Posted: February 13th, 2023
One key component of the social vulnerability paradigm is the recognition that certain populations are at greater risk for harm from disasters and catastrophes due to their lack of access to resources and protections compared to those who are relatively privileged or have strong socio-economic standing. For example, individuals living in poverty may not possess the means necessary to evacuate from a flood zone before waters rise too high or protect themselves from extreme winds associated with hurricanes. Similarly people who live far away from emergency services, such as rural residents or indigenous communities, may be unable to receive timely medical care if they become injured during a disaster event (Kates et al., 2020).
Another aspect included among components of this framework is the idea that inequality between genders can play a role in determining a person’s level of risk when exposed to hazards associated with disasters. Feminist theories suggest that women often bear additional burdens related health risks when experiencing life threatening emergencies as opposed their male counterparts (Kraemer et al., 2018). This could include higher rates of sexual violence during displacement periods caused by wars or violent conflicts; exposure illnesses caused by unsafe water supplies; exposure diseases passed on through contaminated food sources; malnutrition resulting from insufficient nutrition intakes ; inadequate medical care due limited availability nearby healthcare facilities etc.. Additionally , difficulties accessing safe shelter options , educational opportunities , employment prospects etc.. might increase overall difficulty endured amongst female survivors trying cope during recovery phases after major disasters occur .
Finally , many scholars believe issue intersectionality needs taken account when discussing ways which groups composed mainly minorities often face amplified forms adversity due multiple aspects oppression present within respective environments (Shultz et al . 2019) . These layers complexity could involve combinations race/ethnicity , income class , nationality , religion background additionally exacerbating liabilities experienced vulnerably situated members whose intersecting identities leave them extremely exposed potential dangers posed numerous environmental risks …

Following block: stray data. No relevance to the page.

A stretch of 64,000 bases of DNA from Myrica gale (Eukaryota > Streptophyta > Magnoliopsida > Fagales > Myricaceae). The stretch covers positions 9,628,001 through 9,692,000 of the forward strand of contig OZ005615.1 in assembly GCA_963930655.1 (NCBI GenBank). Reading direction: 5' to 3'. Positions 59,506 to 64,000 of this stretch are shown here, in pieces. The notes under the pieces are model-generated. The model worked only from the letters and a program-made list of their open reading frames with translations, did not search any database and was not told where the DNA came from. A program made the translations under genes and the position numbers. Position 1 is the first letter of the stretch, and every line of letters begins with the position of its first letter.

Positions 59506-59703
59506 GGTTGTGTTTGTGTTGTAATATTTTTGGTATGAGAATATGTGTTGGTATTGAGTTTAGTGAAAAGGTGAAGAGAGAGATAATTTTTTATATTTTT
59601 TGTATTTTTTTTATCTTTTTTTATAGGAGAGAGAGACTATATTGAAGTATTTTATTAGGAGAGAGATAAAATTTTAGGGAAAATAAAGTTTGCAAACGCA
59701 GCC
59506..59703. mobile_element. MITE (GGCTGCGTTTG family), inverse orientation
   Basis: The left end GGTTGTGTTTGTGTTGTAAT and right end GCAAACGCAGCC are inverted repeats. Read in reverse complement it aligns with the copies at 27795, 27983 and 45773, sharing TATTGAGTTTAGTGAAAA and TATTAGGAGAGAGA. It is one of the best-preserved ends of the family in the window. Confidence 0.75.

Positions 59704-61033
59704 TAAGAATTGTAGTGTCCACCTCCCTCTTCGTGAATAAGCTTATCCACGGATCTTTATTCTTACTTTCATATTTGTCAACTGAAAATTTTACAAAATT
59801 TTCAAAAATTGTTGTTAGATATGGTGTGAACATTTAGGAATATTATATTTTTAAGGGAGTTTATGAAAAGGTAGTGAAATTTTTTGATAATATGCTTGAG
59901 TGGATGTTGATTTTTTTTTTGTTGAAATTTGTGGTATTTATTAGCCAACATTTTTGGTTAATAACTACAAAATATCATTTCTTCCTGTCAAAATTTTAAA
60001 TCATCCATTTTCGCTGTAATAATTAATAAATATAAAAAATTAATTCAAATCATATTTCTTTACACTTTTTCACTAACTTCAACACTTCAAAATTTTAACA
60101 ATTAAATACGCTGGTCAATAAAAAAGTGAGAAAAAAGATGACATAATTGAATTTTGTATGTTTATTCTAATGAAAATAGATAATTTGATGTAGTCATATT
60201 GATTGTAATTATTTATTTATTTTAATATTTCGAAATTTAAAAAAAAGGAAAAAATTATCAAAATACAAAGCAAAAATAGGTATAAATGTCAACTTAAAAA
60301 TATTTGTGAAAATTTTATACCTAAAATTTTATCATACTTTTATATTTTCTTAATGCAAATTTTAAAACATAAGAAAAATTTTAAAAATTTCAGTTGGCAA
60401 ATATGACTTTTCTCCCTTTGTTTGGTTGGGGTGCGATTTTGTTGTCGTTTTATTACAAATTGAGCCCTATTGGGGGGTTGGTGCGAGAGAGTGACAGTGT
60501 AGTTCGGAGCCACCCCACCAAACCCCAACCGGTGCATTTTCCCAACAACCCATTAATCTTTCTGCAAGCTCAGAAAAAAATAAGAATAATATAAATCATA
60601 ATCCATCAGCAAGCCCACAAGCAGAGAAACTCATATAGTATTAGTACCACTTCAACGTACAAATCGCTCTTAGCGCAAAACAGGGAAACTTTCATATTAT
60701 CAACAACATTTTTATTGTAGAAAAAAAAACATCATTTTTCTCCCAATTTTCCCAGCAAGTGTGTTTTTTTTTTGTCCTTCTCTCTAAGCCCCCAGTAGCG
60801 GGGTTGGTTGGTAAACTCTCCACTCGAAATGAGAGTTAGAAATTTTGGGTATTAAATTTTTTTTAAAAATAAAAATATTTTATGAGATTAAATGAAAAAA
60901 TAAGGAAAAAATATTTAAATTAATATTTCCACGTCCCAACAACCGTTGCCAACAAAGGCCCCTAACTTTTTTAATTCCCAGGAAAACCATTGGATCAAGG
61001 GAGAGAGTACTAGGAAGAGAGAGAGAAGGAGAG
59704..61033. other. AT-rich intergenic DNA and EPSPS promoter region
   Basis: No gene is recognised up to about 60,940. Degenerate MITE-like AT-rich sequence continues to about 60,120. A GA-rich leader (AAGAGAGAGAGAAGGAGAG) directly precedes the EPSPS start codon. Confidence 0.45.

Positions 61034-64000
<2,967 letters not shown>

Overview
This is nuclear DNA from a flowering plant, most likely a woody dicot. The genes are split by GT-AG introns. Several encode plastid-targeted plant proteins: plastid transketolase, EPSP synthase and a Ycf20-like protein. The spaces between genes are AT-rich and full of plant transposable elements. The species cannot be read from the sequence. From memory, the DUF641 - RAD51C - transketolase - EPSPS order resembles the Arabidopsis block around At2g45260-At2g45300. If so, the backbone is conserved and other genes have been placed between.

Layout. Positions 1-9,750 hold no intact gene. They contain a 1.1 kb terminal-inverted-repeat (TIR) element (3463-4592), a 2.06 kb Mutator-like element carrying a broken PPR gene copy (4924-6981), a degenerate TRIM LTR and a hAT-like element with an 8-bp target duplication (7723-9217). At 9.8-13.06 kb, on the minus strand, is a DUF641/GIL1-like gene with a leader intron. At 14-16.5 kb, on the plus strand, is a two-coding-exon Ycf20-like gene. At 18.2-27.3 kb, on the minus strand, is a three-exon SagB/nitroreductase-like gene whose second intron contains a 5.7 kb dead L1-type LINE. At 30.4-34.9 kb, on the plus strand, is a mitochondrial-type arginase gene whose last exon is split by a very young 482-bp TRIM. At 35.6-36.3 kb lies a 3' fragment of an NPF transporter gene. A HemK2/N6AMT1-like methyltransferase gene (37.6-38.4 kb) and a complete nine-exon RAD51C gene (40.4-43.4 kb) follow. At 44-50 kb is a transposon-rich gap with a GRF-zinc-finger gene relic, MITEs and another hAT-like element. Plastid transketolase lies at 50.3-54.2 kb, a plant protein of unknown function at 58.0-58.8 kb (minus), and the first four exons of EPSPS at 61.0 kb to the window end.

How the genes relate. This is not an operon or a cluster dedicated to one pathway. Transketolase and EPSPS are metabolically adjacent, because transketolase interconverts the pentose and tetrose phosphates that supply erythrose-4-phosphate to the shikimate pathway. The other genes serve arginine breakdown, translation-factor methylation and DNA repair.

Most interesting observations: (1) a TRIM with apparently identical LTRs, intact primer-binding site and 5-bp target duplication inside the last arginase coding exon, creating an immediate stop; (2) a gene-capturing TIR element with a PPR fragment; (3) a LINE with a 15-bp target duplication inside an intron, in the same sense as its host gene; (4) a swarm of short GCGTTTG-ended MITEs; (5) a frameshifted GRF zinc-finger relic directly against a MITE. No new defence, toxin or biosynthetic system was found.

In conclusion, there are several main components composing social vulnerability paradigm which illustrate why certain populations more likely experience disproportionately higher impacts stemming large scale catastrophes disasters across globe – particularly women whose already precarious situations heightened even further disadvantageous circumstances created gaps existed resources means safety protection existent prior destruction occurred .. Although no single solution exists eradicate disproportionate suffering traditionally marginalized groups affected natural occurrences detrimental effects shifts policymaking rectify underlying causes should remain priority moving forward ensure equitable outcomes all persons regardless identity backgrounds eventually achieved worldwide ..
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